September 05, 2009

Eastern European ancestry in New Hampshire

There have been a bunch of studies on Hispanic Americans, Native Americans, African Americans, but very little work on European Americans (if we exclude the perennial fascination of the genetics community with Ashkenazi Jews and some studies which included European Americans of known European parentage).

This is one of the first studies I've seen where the objective was to look at a geographically definite population of European Americans and study its diverse origins in Europe itself. While there are many European Americans whose ancestry is no mystery at all (because their ancestors arrived within memory), there are also large numbers of them with much older ancestry, and these should sometime become the object of study, both for their own sake, but also because they may represent a separate evolutionary road of their ancestral European gene pool.

The STRUCTURE result, beautified by CLUMPP, is really fascinating. Unlike most studies where sub-population labels of clustered individuals are put on the chart, in this case individuals do not necessary report a single ancestry, so cannot be put on a single population label. Yet it is really evident that "European Americans from New Hampshire" can be broken down to several groups with a distinctive ancestry.

From the paper:
Bayesian clustering conducted using the structure software revealed distinct subpopulations, with the highest and most reliable probabilities between a K of 5 and 7. The bar plots are shown for K = 2 to K = 8 from the CLUMPP software (aligns multiple runs of structure) from 10 runs at each K (Figure 1a). As expected, individuals in the sample appear highly admixed; however distinct populations are discernible. The FST's increase consistently as K increases, with the average FST's for K = 4 to K = 7 around the level of “little genetic differentiation” as defined by Wright (approx. 0.05) (Figure 1c,d) [22]. The admixture values increase for lower K's, but begin to drop at K = 6 to values between 0.6–0.7 (Table S2). In selecting the most correct K, parsimony is an important consideration, i.e. that the simpler answer tends to be correct. Though there may be some validity to further subdividing the groups, the most statistically consistent and the most parsimonious K based on the structure output is K = 6. Further analysis using the ancestral data is used to describe the groupings and lends support to our selection of K = 6.
These results suggest that genetic population structure is detectable in a highly admixed US population and that this structure correlates with self-reported ancestry. To our knowledge, this is the first time such an investigation has uncovered a strong link between structure and ancestry in what would otherwise be assumed to be a homogeneous US state where most individuals are of European ancestry. Our data indicate that that admixture has not eliminated the genetic structure found within Europe, and descendants of the Russian, Polish and Lithuanian immigrants remain genetically distinct from the rest of the population and are closely related to one another.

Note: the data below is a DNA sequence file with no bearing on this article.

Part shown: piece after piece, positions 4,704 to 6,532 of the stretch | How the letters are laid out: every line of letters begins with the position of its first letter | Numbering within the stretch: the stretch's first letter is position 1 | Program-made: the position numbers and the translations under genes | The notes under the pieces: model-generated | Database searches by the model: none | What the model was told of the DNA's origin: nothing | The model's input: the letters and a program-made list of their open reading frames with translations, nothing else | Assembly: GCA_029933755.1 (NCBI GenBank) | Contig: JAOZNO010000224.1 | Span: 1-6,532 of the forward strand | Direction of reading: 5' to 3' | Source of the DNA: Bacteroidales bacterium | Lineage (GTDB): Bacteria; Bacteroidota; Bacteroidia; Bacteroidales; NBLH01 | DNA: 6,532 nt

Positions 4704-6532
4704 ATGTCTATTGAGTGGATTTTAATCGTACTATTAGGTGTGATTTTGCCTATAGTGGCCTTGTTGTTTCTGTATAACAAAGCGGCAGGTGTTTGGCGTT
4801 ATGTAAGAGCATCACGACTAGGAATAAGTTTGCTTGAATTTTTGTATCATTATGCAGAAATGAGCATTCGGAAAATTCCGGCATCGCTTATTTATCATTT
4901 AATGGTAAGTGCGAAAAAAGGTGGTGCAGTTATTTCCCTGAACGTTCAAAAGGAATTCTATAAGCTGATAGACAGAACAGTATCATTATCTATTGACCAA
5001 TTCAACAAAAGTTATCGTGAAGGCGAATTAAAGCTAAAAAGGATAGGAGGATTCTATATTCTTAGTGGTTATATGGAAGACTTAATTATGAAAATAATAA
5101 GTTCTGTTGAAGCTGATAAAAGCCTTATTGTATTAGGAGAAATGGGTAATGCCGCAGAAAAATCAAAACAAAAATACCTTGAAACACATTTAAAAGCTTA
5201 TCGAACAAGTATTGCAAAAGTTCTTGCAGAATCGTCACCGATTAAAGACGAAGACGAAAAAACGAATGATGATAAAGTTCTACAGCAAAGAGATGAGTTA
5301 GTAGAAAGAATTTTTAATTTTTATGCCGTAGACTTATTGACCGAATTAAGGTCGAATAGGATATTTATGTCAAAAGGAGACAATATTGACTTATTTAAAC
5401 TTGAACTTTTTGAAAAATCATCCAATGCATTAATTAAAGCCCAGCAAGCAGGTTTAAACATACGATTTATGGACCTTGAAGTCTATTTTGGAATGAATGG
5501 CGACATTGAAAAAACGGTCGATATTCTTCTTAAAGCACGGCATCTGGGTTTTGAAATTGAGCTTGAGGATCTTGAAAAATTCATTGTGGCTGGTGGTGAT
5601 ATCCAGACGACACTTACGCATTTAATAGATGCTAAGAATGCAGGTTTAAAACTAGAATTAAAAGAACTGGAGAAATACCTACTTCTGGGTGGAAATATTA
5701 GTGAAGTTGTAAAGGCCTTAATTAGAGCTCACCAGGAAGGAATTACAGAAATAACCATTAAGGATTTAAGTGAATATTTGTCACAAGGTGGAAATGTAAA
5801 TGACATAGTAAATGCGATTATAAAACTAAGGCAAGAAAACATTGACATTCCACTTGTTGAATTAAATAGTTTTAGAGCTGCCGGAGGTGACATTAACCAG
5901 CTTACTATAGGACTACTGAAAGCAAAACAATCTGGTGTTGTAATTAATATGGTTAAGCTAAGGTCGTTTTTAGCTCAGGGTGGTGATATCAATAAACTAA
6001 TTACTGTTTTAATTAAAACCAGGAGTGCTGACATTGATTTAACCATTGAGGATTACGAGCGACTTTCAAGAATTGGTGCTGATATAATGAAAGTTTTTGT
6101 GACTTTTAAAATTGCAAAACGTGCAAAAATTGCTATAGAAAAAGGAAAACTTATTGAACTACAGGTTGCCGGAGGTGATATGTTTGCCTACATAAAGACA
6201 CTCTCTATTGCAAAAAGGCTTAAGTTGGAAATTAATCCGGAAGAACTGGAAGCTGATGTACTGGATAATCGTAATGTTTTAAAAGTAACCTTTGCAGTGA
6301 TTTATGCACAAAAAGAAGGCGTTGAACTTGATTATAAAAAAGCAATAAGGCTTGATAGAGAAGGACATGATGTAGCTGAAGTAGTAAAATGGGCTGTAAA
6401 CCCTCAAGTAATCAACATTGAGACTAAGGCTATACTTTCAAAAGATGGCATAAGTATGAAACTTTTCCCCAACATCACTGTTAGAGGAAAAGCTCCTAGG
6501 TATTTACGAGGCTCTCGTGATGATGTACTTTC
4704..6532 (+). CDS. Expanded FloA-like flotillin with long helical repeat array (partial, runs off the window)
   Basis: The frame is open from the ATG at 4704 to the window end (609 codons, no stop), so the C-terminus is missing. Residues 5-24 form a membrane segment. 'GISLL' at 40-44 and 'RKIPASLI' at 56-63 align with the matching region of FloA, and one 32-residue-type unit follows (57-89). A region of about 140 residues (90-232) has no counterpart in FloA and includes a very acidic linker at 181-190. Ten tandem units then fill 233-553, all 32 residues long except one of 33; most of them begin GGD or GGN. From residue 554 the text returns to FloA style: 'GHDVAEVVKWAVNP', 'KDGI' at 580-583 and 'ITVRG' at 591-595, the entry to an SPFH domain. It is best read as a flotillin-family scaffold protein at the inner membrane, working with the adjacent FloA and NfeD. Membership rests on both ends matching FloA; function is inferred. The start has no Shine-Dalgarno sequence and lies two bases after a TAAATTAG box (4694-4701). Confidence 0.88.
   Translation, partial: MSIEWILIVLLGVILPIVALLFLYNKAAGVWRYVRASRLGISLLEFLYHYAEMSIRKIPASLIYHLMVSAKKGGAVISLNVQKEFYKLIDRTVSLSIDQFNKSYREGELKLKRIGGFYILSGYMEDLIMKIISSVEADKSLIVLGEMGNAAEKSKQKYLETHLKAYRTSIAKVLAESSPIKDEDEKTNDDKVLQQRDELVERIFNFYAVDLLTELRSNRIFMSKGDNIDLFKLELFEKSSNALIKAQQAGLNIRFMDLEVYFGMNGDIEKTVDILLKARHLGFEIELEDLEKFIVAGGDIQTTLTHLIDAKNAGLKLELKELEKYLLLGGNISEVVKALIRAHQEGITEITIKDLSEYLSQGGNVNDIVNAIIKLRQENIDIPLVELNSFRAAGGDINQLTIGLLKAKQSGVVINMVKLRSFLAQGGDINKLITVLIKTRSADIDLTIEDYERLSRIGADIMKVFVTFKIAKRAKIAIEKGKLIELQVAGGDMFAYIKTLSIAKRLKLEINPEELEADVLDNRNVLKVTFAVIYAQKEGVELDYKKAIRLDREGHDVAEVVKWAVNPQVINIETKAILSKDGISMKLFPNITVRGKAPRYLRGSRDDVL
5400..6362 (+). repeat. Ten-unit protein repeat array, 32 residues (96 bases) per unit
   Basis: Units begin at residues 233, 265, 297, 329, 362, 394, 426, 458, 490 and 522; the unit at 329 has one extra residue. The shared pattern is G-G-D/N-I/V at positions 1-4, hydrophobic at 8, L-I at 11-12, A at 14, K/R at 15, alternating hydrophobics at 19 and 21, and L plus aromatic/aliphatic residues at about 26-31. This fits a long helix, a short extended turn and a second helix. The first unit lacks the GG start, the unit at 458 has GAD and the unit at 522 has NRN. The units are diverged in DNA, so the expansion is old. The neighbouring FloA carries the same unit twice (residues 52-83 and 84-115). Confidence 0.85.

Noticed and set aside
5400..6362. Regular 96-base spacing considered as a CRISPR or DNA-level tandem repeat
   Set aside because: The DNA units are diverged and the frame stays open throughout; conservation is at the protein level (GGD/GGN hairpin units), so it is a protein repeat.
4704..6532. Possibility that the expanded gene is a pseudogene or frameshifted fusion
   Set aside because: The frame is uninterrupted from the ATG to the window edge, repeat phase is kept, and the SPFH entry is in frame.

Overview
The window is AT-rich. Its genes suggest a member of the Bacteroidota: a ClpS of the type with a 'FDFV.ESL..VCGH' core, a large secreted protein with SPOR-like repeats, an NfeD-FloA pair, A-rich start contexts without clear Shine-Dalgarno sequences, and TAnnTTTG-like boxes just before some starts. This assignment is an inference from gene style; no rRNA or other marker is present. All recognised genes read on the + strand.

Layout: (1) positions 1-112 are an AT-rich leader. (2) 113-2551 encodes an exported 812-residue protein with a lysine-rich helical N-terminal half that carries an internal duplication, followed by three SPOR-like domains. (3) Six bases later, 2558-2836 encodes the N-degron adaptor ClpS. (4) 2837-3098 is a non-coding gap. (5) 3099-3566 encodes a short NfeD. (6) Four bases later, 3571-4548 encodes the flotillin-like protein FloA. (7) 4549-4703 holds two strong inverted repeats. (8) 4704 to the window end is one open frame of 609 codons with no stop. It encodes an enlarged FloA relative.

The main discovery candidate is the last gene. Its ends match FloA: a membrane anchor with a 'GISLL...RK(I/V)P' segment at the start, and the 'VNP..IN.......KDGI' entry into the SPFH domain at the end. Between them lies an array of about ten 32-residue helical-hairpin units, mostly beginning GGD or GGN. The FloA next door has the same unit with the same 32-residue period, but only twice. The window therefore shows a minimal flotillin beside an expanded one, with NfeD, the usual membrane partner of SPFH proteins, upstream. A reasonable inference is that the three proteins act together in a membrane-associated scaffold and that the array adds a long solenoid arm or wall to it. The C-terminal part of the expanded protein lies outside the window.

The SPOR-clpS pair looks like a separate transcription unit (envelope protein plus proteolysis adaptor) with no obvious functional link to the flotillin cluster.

Exploratory analysis revealed that among the ancestries, those reported by at least five individuals were: American Indian (n = 32), Austria (n = 5), Belgium (n = 5), Canadian Indian (n = 14), Canada (n = 113), Czech Republic (n = 5), England (n = 355), Finland (n = 7), French-Canadian (n = 54), France (n = 173), Germanic (countries where Germanic languages spoken) (n = 5), Germany (n = 110), Greece (n = 9), Ireland (n = 218), Italy (n = 41), Jewish (n = 6), Lithuania (n = 12), Canadian Maritime Provinces (n = 6), Netherlands (n = 25), Poland (n = 44), Russia (n = 13), Scotland (n = 157), Sweden (n = 24), Switzerland (n = 7), UK (n = 11), US (n = 42), Wales (n = 24).

PLoS ONE doi:10.1371/journal.pone.0006928

Genetic Population Structure Analysis in New Hampshire Reveals Eastern European Ancestry

Chantel D. Sloan et al.


Genetic structure due to ancestry has been well documented among many divergent human populations. However, the ability to associate ancestry with genetic substructure without using supervised clustering has not been explored in more presumably homogeneous and admixed US populations. The goal of this study was to determine if genetic structure could be detected in a United States population from a single state where the individuals have mixed European ancestry. Using Bayesian clustering with a set of 960 single nucleotide polymorphisms (SNPs) we found evidence of population stratification in 864 individuals from New Hampshire that can be used to differentiate the population into six distinct genetic subgroups. We then correlated self-reported ancestry of the individuals with the Bayesian clustering results. Finnish and Russian/Polish/Lithuanian ancestries were most notably found to be associated with genetic substructure. The ancestral results were further explained and substantiated using New Hampshire census data from 1870 to 1930 when the largest waves of European immigrants came to the area. We also discerned distinct patterns of linkage disequilibrium (LD) between the genetic groups in the growth hormone receptor gene (GHR). To our knowledge, this is the first time such an investigation has uncovered a strong link between genetic structure and ancestry in what would otherwise be considered a homogenous US population.


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